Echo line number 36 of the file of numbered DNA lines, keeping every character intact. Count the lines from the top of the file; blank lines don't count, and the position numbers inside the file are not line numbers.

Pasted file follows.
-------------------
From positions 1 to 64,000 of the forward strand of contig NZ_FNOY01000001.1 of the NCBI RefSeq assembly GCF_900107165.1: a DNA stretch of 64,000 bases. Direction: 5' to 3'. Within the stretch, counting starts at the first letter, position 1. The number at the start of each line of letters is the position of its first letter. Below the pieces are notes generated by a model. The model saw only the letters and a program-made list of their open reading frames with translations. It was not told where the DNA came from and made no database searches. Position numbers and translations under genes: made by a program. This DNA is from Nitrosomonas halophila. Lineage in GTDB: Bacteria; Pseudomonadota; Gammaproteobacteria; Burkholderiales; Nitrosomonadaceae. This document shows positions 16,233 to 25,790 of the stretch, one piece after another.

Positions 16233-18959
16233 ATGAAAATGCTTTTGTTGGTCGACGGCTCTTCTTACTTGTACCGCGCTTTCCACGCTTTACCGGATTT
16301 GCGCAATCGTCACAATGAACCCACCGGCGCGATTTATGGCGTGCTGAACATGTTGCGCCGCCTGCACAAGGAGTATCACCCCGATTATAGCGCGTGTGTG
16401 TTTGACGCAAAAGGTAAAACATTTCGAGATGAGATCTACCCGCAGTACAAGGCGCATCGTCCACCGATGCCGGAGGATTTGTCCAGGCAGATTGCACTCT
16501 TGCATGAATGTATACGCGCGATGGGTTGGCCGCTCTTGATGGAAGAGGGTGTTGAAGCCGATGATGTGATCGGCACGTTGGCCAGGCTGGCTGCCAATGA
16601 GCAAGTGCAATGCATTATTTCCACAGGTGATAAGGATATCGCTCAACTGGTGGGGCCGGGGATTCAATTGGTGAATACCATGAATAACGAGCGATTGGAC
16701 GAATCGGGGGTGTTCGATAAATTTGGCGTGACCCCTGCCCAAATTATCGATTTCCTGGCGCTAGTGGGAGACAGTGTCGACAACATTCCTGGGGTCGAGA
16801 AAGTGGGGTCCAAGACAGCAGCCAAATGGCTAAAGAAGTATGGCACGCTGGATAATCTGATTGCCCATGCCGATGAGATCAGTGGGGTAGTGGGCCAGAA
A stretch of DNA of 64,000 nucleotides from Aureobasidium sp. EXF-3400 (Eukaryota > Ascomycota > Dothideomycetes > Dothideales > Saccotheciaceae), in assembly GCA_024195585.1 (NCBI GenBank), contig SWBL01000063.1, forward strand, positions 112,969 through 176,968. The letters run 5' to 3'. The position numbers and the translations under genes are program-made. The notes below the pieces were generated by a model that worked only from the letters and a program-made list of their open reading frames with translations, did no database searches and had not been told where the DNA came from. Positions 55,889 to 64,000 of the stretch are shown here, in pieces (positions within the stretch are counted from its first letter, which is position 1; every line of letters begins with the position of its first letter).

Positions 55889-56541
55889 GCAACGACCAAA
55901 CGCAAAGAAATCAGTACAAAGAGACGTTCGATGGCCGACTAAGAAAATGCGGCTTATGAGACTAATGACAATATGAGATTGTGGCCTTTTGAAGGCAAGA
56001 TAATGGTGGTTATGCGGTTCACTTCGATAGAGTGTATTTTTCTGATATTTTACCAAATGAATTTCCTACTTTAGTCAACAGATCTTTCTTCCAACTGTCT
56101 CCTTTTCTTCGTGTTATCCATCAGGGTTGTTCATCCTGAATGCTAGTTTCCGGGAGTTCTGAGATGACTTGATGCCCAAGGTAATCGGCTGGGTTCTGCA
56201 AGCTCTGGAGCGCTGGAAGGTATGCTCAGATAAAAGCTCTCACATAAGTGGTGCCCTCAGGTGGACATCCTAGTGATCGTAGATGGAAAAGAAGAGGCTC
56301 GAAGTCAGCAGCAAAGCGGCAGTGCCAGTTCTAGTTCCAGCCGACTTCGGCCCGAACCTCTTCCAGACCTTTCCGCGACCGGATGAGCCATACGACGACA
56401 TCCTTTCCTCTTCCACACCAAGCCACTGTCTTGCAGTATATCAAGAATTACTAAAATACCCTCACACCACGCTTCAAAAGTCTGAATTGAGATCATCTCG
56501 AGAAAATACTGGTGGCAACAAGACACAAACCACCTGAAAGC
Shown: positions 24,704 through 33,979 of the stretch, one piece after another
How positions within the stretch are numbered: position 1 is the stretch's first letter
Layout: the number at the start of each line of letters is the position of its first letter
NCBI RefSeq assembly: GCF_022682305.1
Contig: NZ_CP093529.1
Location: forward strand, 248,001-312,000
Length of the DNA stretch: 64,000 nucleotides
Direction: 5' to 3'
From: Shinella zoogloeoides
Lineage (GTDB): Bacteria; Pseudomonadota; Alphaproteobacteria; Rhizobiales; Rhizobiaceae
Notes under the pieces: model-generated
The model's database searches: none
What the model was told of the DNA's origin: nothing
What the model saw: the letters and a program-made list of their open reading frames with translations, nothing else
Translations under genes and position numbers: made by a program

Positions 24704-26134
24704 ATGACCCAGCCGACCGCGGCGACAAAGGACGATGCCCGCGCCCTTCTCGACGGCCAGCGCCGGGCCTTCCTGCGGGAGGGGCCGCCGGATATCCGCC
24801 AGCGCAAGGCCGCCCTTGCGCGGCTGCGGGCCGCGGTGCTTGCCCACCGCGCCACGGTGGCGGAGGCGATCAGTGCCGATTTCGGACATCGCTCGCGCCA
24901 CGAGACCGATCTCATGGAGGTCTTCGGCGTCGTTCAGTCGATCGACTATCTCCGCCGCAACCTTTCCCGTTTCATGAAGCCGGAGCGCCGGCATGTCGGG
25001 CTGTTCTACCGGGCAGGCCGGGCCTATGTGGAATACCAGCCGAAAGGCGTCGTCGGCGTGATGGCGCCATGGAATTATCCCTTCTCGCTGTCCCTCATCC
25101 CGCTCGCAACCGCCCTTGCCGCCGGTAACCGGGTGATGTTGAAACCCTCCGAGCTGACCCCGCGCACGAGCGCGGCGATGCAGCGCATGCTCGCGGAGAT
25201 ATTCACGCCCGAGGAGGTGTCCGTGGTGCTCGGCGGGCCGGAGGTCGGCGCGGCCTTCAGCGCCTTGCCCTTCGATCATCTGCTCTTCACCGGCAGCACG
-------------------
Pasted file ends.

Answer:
24704 ATGACCCAGCCGACCGCGGCGACAAAGGACGATGCCCGCGCCCTTCTCGACGGCCAGCGCCGGGCCTTCCTGCGGGAGGGGCCGCCGGATATCCGCC